Washington – The House on Thursday passed a bill that would allow Puerto Rico to hold the first-ever binding referendum onor win some kind of independence, in a last-ditch effort that is unlikely to pass the Senate.
The bill, which passed 233-191 with some Republican support, would give voters in the U.S. territory three options: statehood, independence, or independence with free association.
“It’s crucial to me that any proposal in Congress to decolonize Puerto Rico be informed and led by Puerto Ricans,” said Democratic Representative Raúl Grijalva of Arizona, chairman of the House Natural Resources Committee, which oversees affairs in the territories. Americans.
The proposal would commit Congress to accepting Puerto Rico into the United States as the 51st state if the island’s voters approve it. Voters could also choose outright independence or independence with free association, the terms of which would be determined following negotiations on foreign affairs, US citizenship and use of the US dollar.
Majority Leader Steny Hoyer, who has worked on the issue throughout his career, said it was “a long and winding road” to get the proposal to the House floor.
“For too long, the people of Puerto Rico have been excluded from the full promise of American democracy and self-determination that our nation has always stood for,” said the Democrat from Maryland.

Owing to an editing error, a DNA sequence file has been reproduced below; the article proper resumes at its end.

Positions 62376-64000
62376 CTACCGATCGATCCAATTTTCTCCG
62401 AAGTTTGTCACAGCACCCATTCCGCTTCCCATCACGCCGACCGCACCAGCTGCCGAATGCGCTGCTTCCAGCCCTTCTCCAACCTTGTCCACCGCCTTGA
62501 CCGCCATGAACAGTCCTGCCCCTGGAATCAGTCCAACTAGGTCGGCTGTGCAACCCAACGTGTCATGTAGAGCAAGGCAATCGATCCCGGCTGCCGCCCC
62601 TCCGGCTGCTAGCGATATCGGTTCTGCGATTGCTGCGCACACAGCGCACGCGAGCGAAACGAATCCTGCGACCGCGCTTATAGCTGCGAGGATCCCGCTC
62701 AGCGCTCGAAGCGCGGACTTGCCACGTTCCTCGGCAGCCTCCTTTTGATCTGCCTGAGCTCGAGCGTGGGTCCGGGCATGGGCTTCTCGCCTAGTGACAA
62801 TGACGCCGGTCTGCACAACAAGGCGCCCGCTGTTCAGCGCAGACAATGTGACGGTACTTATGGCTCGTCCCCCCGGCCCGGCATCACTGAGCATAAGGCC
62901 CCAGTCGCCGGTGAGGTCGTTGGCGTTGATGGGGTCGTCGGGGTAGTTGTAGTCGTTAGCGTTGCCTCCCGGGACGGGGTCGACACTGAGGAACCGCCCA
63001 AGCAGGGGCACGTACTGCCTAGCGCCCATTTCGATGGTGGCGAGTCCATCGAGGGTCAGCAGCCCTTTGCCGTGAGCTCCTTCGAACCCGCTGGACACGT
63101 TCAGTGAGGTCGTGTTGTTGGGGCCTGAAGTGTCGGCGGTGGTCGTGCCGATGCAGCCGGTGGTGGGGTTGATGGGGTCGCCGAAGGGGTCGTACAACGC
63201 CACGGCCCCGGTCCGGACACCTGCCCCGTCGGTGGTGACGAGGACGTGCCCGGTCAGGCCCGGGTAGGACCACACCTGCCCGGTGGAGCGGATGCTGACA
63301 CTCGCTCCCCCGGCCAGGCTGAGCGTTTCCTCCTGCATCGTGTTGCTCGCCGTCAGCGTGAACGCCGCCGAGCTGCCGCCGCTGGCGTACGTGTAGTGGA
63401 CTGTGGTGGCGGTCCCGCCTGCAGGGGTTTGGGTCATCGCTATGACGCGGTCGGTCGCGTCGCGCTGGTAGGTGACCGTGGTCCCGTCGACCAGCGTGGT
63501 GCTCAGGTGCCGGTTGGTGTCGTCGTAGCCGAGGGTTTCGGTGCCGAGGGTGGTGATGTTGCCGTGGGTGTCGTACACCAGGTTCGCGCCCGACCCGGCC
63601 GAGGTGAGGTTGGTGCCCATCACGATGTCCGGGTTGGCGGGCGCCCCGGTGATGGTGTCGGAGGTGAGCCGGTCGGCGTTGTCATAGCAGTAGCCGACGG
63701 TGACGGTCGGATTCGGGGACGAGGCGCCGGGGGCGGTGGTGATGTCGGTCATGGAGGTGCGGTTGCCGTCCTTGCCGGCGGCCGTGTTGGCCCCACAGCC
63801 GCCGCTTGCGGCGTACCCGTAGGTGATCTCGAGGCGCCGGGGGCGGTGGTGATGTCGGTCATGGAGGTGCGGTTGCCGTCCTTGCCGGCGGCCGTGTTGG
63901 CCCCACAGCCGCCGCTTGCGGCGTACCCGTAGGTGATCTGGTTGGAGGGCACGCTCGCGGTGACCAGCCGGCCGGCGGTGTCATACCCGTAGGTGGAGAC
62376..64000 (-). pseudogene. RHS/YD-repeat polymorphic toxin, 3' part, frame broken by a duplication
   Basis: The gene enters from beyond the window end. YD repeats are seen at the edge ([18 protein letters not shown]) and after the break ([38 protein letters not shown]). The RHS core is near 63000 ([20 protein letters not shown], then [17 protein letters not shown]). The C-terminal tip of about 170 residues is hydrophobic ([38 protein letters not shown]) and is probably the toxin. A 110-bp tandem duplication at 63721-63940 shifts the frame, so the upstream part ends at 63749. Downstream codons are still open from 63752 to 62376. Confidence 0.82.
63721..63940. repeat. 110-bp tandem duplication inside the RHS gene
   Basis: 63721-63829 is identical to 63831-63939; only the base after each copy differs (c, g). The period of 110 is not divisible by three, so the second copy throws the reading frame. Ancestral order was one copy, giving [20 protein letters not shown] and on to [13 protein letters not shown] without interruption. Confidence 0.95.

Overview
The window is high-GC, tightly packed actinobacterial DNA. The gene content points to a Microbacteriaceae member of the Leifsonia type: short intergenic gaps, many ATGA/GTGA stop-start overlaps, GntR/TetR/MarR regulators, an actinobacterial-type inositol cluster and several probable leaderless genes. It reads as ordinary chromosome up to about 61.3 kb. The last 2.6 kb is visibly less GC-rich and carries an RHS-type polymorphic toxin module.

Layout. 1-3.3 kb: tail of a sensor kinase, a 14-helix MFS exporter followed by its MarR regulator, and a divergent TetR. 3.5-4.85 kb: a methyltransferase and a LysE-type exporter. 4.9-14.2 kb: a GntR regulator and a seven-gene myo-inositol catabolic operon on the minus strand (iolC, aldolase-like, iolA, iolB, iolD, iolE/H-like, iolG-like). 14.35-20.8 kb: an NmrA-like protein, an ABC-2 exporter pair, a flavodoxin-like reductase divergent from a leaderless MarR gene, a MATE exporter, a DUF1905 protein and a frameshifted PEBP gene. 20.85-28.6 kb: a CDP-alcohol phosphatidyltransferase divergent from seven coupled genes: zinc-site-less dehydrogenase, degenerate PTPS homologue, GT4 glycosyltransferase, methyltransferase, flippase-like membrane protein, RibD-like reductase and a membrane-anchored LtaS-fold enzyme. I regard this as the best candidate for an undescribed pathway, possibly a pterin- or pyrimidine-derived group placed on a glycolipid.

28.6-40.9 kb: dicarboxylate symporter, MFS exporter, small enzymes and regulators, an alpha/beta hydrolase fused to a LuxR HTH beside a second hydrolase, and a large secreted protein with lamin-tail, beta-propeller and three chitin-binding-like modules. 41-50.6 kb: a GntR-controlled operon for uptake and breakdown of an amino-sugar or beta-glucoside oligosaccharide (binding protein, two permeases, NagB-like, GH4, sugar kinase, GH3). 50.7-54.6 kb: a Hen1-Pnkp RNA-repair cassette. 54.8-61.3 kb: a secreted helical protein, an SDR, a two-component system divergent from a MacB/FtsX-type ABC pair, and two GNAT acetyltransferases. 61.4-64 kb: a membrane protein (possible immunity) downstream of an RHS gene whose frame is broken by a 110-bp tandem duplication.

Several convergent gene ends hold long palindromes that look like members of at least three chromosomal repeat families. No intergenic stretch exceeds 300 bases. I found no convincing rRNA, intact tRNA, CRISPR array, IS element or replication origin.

After passing the Democratic-controlled House, the bill now faces a divided Senate where it faces a countdown to the end of the year and Republican lawmakers who have long opposed creating a ‘a state. The White House said President Biden supports the measure and called on lawmakers to “act quickly to put the future of Puerto Rico’s political status in the hands of Puerto Ricans, where it belongs.”
Puerto Rico Governor Pedro Pierluisi of the pro-state New Progressive Party traveled to Washington for the vote. “It will be a historic day because it will set a precedent that we haven’t had until now,” he said.
Members of his party, including Resident Commissioner of Puerto Rico Jenniffer González, cheered the bill’s expected approval, though backlash at home was largely muted and tinged with frustration as it is expected to be defeated in the Senate. .
The proposal for a binding referendum has infuriated many on an island that has already held seven non-binding referendums on its political status, with no overwhelming majority emerging. The last referendum took place in November 2020, with 53% of the vote for the creation of a state and 47% against, with only a little more than half of the registered voters.
The proposed binding referendum would be the first time Puerto Rico’s current status as a U.S. Commonwealth has not been included as an option, a blow to the main opposition People’s Democratic Party, which maintains the status quo.
Pablo José Hernández Rivera, a lawyer in Puerto Rico, said the House’s approval of the bill would be “inconsequential” like the approval of previous bills in 1998 and 2010.
“We Puerto Ricans are tired of the fact that the New Progressive Party has spent 28 years in Washington spending resources on sterile, undemocratic status projects,” he said.
González, Puerto Rico’s representative in Congress, praised the bill and said it would give the island the self-determination it deserves.
“Many of us disagree on what that future should be, but we all accept that the decision is up to the people of Puerto Rico,” she said.